The sex scandals in the Church make it difficult for parents to entrust their boys to priests. Of course the greatest scandal was not the abuse — despicable as it was — but the cover-up. Thank God for a free press, for I doubt that we would have ever heard of it if the Church controlled the media.

Many years ago there was a saying: “The Church in her wisdom.” But I don’t find too much of it anymore. So many changes were made simply for the sake of change — change that was totally unnecessary. In life, man needs customs and rituals that are consistent. It helps anchor man in a stormy world. The Catholic Church used to provide that. I hope Pope Benedict will allow the Tridentine Mass to be celebrated without an indult — at the very least.

Thomas C. Cullinane

New York, New York

Love It or Hate It, I Can't Put It Down

A few months ago I called to cancel my subscription after having been inflamed once again by some very graphic and vulgar language concerning homosexual persons. (I certainly don’t condone homosexuality.) However, after reflecting on the entirety of the NOR and your unwavering adherence to orthodoxy and the Magisterium, and the fact that you always call it like it is instead of watering down your message, I called back and uncanceled my subscription. I am so very glad I took the time to reflect upon this. Despite my grievances, I usually have a very hard time putting your magazine down.

I came to the conclusion, after having been so disappointed in some of the other periodicals I subscribe to, that your unswerving loyalty to the truth was exactly what I liked most about your publication. Some of the other periodicals I have subscribed to have left me wanting in the worst way. I had already stopped reading Crisis magazine long before I found out about Deal Hudson’s sexual depravity. And then there was The Catholic Answer. I loved The Catholic Answer just the way it was, and now I find it very watered down and will not subscribe to it again.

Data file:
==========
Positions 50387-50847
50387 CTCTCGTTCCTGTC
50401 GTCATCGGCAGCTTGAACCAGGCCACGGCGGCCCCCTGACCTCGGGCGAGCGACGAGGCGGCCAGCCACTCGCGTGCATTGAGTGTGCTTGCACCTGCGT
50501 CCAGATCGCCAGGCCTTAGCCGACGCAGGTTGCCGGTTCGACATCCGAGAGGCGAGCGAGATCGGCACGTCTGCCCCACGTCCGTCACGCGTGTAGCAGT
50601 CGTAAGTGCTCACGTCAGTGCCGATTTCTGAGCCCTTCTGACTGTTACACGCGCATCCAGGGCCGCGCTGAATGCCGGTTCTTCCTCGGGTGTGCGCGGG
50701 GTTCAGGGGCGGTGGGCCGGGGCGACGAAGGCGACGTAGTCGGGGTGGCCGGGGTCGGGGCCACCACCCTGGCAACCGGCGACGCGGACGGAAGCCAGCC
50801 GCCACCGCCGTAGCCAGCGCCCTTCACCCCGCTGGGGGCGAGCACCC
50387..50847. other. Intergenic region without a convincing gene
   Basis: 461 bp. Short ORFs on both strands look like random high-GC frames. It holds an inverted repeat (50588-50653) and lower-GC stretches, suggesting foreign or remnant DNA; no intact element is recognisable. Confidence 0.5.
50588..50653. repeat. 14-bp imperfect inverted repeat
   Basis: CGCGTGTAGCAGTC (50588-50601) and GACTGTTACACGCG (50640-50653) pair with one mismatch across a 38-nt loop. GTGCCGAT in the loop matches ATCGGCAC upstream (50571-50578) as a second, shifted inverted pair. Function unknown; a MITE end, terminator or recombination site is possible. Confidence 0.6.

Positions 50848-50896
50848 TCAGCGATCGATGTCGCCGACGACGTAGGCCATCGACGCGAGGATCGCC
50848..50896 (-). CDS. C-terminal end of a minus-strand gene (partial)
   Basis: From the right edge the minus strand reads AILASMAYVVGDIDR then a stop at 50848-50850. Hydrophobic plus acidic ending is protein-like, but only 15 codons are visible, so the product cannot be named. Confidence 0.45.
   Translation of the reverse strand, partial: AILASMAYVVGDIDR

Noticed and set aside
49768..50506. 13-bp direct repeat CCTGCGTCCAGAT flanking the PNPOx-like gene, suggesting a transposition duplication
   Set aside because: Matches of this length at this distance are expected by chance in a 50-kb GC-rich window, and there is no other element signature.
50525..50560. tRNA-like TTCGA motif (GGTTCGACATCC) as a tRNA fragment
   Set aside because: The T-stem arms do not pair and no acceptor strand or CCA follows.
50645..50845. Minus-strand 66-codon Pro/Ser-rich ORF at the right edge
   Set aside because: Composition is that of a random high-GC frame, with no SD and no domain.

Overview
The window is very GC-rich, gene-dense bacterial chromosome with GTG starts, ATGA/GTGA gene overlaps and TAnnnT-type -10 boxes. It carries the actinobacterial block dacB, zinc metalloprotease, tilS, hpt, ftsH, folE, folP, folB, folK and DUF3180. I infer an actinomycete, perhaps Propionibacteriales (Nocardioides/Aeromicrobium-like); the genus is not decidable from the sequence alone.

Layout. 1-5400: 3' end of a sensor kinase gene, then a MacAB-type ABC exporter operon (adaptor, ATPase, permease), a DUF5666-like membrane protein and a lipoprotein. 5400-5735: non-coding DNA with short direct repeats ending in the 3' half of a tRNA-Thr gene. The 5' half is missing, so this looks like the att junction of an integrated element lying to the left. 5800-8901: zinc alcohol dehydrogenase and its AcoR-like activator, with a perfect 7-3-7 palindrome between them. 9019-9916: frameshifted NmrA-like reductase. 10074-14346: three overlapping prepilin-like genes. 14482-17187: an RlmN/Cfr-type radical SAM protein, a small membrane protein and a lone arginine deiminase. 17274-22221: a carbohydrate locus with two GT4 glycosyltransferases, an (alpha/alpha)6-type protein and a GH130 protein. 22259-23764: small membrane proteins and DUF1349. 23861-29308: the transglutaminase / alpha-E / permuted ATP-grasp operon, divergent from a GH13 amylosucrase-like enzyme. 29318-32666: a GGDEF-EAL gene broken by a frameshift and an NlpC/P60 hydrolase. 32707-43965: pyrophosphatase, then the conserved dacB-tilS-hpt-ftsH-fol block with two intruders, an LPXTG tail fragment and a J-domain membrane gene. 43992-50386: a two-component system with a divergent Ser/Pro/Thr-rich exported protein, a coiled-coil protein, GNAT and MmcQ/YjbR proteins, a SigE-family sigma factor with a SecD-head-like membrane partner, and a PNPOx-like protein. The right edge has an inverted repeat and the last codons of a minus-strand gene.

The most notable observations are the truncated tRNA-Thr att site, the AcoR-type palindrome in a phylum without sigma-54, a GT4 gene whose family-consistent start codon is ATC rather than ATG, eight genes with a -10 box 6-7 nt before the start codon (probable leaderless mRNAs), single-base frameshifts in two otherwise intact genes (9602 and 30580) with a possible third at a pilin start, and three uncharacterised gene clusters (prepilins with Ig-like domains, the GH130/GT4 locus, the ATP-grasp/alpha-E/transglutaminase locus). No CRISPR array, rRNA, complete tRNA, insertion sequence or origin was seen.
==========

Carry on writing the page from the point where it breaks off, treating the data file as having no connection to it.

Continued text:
Also, I have been quite upset at some of the things I see going on at my parish, which celebrates the new Mass from Vatican II. Jokes are told during the homily, clapping and loud applause are common during Mass — I could go on, but it would take me too long.

I am a convert and had never been to a Tridentine Mass, and recently went to one in our diocese. I felt like I had truly, finally come home. Finally, I was seeing true reverence to our Lord Jesus Christ. It was such as I had never before experienced; I was thoroughly enraptured by this Mass. I find it very disconcerting that the Tridentine Mass is not celebrated at every parish, and hope with all my heart that someday the Tridentine Mass will become the norm and not the exception.

So, keep it coming, NOR. You are right on track. More people need to read what you publish.

Name Withheld

(so as not to anger my husband)

Brom's Execrable Groveling

Congratulations on your excellent New Oxford Note, “A Case Study in the Theology of Apology” (Sept.), recounting the McCusker episode that took place here in the Diocese of San Diego six months ago. To my knowledge, yours is the first national Catholic periodical to tell the story of our Bishop, Robert Brom, and his execrable groveling before the homosexual lobby and its fellow travelers in the secular media. The Bishop unashamedly sacrificed the long-established teaching of Holy Mother Church in order to curry the favor of sodomites.

But please permit me a minor quibble. Your Note suggested that we in the Bishop’s flock reacted with “confusion and disappointment” to his outrageous behavior. Disappointment, yes; but confusion, no!

Willard King

Escondido, California

Saddam Moved His WMDs to Syria

I am dismayed at what I have been reading in the NOR recently. While I support the war in Iraq, I also respect your right to oppose it. Just because we have found no weapons of mass destruction (WMDs) doesn’t mean they aren’t there or were not there. Israeli intelligence reported that the WMDs were moved to Syria.

George J. Nick

Highland Park, New Jersey

Ed. Note: If Saddam had WMDs, he would have used them when the U.S. invaded Iraq.

Open for Debate